Feb. 4, 2013
University of Michigan director of athletics Dave Brandon will regularly offer his view on a variety of topics related to U-M and intercollegiate sports. All his posts, along with links to related content, will be available on his page, mgoblue.com/brandon, and he is also on Twitter at @DaveBrandonAD.
Social media is powerful. Individuals are making decisions based on what people in their social networks are recommending, creating a network of 'friends' through this form of communication.
The public is only beginning to understand the power of social media, and in too many cases, we still can't comprehend the exposure one might receive from a 140-character statement or a seemingly innocuous post.
As an athletic director, one worries about the student-athletes who are now part of this culture. Not only are they just learning how to use social media, their entire lives are changing.
They are maturing into young men and young women. They are learning how to deal with the combination of school and athletics. They now make decisions independently, and some of these decisions will be life changing -- either good or bad.
Our student-athletes now are under increased scrutiny. They are asked to mature faster. They are asked to be role models. They are asked to be leaders and yet have little knowledge of the responsibility that goes along with that moniker.
All young people go through this stage, but our athletic department has a specific task. We have a guiding principle to create a positive academic and athletic experience for our student-athletes and prepare them to be successful in life.
We work to educate all our student-athletes on all fronts. Social media is just one aspect of this education.
At the University of Michigan, we didn't just begin the education process for social media in the past few weeks. We created a strategic initiative with an outside media training consultant in the summer of 2011. We wanted the consultant to bring home the message of the power of social media on a personal level.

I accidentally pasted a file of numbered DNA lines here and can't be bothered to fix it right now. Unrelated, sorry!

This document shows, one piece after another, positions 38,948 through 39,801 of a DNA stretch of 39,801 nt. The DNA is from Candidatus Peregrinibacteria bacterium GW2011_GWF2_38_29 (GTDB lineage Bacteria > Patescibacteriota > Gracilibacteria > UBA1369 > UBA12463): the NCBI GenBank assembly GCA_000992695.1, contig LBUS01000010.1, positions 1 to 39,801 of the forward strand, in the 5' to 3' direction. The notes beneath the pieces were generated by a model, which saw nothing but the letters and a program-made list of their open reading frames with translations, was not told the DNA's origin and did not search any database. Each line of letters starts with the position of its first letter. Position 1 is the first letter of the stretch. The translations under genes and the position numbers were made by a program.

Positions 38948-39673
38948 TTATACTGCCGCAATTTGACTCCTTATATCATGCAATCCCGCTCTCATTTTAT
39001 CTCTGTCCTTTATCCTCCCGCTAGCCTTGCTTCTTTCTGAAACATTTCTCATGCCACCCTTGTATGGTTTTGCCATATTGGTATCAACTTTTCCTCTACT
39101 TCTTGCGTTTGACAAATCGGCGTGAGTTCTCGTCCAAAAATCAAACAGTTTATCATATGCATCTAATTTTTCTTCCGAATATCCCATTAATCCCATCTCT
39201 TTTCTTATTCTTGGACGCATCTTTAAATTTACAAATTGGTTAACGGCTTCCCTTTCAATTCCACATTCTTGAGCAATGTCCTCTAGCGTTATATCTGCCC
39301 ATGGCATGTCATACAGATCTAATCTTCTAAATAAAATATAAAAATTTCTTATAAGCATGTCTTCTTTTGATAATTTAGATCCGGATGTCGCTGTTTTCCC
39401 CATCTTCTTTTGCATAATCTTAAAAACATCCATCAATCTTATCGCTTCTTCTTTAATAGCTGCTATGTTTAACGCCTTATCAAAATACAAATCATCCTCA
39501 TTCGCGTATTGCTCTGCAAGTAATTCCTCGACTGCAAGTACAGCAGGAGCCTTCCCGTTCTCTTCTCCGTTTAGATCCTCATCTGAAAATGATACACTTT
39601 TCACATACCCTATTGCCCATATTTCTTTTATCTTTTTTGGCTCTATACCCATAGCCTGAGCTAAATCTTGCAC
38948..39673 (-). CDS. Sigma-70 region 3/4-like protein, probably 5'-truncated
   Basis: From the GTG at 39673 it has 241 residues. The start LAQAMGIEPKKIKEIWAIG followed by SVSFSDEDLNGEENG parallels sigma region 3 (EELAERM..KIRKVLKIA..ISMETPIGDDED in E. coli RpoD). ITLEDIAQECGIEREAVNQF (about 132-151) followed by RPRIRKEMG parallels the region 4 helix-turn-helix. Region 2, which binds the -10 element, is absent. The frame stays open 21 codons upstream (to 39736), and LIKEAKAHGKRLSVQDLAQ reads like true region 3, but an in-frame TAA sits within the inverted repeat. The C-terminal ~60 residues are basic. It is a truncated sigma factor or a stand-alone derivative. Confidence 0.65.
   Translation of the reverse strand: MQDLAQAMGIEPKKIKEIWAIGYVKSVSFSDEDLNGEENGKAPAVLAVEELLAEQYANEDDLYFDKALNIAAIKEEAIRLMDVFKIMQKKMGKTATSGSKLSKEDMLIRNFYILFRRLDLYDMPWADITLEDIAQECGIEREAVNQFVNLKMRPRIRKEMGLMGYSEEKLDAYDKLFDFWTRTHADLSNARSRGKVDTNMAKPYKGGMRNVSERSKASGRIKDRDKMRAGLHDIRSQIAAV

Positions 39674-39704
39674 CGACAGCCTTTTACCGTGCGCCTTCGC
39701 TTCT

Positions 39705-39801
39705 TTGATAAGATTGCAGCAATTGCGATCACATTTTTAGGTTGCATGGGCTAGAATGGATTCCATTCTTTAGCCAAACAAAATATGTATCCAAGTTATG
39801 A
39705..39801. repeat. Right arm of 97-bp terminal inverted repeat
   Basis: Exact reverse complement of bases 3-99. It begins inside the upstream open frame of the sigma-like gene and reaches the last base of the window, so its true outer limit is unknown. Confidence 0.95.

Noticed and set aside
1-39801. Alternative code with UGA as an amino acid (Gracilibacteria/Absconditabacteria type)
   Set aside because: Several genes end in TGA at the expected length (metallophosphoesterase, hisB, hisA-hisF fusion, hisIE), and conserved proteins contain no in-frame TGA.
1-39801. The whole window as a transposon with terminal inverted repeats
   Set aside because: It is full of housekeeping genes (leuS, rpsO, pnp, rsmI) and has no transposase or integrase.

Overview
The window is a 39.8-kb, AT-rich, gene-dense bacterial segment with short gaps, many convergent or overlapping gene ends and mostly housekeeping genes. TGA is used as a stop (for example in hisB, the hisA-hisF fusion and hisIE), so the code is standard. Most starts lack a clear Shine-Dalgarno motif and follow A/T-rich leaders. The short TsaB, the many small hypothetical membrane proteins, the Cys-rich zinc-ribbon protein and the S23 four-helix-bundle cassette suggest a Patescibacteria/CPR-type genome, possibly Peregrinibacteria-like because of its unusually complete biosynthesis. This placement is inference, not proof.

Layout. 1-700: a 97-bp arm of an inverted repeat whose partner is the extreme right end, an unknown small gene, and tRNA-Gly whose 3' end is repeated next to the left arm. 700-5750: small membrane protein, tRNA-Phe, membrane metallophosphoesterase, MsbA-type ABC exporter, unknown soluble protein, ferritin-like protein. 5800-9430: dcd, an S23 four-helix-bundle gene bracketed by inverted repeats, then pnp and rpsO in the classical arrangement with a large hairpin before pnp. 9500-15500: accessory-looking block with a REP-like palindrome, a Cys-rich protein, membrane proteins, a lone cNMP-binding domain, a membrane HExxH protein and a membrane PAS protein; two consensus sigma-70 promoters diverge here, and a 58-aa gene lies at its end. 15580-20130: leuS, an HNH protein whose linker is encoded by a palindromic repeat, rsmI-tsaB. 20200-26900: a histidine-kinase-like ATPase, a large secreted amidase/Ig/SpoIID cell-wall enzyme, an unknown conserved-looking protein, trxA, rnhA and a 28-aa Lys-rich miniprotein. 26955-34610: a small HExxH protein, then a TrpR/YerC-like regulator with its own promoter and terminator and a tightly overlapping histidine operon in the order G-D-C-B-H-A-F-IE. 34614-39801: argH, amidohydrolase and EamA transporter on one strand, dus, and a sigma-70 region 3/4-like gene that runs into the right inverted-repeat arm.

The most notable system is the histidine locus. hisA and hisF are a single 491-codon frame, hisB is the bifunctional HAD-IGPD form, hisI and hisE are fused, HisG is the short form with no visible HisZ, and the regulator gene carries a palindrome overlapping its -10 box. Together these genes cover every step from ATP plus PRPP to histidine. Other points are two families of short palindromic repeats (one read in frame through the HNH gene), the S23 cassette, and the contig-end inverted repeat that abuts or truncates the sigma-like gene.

We started the training process with football and men's and women's basketball. An individual from the consulting firm 'friended' certain student-athletes on Facebook. The football and men's basketball teams were 'friended' by a female, and the women's basketball team was 'friended' by a male. An online trust was formed.
Some of the resulting online discussions were not what some of the student-athletes would want a prospective employer to read.
We believe it taught the teams and coaches more than just how to deal with social media. The exercise showed our U-M student-athletes that it takes more than words to become a friend. It takes time to cultivate relationships. Just like it takes time to become a trusted member of a team.
Much like participating in sports, the more you work at it and the more you understand it, the better you get.
Social networks are not evil. These platforms can be powerfully positive tools provided one understands the medium. And to understand this immediate and changing medium is no easy task for both young and old.
Instead of worrying about the risks, we work to educate one another on the opportunity these new media platforms and the new technology can provide -- if used properly.
Change can indeed be very good.
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